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4.10.2013

Miller School Researchers to Study Medical Food for Cognitive Impairment in Patients with MS

Two Miller School researchers are beginning a study to examine the effects of the medical food Axona on cognitive impairment in patients with multiple sclerosis.

Primary investigators Melissa R. Ortega, M.D., instructor in the Department of Neurology, and Heather L. Katzen, Ph.D., assistant research professor of neurology, will examine the prescription medical food, which is intended for the clinical dietary management of the metabolic processes associated with mild to moderate Alzheimer’s disease. They will be collaborating with Accera, Inc., a privately held, commercial-stage healthcare company, to conduct the research.

More than 2.1 million people are affected by MS worldwide, and cognitive problems commonly occur in individuals with MS. Symptoms vary in severity and may have a negative impact on relationships, work and quality of life. Yet, there are few treatment options available, creating a pressing need for new interventions.

To address the disabling symptom, Ortega and Katzen will test Axona as a unique strategy for improving cognitive function in individuals with MS.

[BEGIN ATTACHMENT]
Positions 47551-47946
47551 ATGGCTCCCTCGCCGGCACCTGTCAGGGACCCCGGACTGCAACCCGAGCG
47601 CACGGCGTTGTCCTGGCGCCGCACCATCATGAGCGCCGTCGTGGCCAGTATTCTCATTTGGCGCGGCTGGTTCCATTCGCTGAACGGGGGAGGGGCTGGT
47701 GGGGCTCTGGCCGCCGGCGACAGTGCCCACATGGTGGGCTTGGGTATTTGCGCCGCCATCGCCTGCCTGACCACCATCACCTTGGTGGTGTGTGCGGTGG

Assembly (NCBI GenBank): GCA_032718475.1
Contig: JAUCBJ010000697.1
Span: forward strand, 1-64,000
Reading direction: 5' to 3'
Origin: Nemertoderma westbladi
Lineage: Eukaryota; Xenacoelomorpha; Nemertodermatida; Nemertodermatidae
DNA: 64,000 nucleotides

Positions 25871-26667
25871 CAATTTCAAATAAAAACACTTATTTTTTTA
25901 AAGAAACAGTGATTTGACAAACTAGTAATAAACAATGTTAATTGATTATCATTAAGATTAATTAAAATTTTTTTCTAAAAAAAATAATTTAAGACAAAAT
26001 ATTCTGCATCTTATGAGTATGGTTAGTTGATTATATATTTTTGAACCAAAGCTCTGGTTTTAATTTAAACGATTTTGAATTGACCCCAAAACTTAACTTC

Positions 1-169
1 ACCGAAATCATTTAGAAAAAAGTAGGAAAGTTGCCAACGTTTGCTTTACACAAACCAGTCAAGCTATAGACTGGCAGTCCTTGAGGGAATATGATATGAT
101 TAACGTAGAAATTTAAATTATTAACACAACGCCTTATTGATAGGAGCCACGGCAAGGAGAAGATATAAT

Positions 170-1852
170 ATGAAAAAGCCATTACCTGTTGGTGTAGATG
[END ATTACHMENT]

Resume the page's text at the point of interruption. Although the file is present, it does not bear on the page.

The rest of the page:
Made from special fats, Axona produces ketones, which can provide an alternative energy source for brain cells. While typically the human brain relies on glucose as an energy source, research shows that people with Alzheimer’s fail to metabolize glucose properly. The decrease in glucose use correlates with cognitive impairment associated with the disease. In clinical trials, Axona was associated with cognitive improvement in people with mild to moderate Alzheimer’s.

Previous research suggests there also may be flaws in how glucose is metabolized in the brains of people with MS. The notion that these metabolic abnormalities may contribute to cognitive dysfunction in MS is what led Ortega, who specializes in MS, to consider whether Axona may provide a therapeutic strategy to treat MS-related cognitive problems.

The researchers will enroll 158 MS patients who have experienced cognitive problems in the double-blind, randomized, placebo-controlled study at the Miller School’s MS Center of Excellence over the next three years to investigate whether the food can help restore cognitive function.

The project will be funded by Fast Forward, LLC, a nonprofit organization established by the National Multiple Sclerosis Society.

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